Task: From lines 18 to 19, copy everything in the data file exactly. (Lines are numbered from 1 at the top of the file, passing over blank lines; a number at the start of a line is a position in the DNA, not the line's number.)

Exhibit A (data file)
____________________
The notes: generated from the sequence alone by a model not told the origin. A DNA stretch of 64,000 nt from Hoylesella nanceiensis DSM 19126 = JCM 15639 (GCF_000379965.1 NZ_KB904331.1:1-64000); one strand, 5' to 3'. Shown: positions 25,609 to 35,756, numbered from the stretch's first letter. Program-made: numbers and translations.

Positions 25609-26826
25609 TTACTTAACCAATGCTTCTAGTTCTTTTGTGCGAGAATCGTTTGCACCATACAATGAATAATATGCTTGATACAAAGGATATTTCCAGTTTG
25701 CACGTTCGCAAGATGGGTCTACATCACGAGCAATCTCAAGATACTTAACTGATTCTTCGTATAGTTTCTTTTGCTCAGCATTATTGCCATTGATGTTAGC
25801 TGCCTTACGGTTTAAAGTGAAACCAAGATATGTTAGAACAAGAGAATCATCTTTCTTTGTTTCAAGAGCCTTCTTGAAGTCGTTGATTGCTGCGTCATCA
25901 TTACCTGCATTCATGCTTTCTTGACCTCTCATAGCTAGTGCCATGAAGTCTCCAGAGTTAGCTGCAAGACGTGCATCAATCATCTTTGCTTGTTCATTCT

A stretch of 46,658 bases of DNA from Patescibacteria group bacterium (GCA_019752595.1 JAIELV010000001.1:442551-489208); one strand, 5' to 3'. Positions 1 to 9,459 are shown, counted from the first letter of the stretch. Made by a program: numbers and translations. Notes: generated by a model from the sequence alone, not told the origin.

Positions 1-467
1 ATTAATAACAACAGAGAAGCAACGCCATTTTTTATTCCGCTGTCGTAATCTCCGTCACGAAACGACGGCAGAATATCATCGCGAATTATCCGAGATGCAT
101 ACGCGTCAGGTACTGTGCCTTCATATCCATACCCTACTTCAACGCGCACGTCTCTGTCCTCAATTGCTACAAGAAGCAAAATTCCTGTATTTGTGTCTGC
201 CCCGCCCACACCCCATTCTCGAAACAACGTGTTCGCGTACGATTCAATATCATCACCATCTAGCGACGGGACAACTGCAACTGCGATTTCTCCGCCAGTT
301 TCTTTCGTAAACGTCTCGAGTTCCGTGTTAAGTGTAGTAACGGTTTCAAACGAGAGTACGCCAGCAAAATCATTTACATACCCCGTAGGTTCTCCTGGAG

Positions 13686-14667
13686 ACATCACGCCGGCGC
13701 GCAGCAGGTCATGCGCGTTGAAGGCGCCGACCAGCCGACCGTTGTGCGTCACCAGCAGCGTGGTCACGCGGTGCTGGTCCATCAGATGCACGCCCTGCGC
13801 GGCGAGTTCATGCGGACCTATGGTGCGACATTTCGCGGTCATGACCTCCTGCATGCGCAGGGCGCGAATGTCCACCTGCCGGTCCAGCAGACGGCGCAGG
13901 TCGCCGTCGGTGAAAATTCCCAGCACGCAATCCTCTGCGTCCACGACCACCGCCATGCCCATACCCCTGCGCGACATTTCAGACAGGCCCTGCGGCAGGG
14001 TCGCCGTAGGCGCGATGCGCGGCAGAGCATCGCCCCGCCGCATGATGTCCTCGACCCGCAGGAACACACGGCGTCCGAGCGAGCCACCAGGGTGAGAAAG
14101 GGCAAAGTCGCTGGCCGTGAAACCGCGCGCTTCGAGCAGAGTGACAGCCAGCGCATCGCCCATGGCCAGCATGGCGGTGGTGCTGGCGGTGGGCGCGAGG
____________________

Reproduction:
14001 TCGCCGTAGGCGCGATGCGCGGCAGAGCATCGCCCCGCCGCATGATGTCCTCGACCCGCAGGAACACACGGCGTCCGAGCGAGCCACCAGGGTGAGAAAG
14101 GGCAAAGTCGCTGGCCGTGAAACCGCGCGCTTCGAGCAGAGTGACAGCCAGCGCATCGCCCATGGCCAGCATGGCGGTGGTGCTGGCGGTGGGCGCGAGG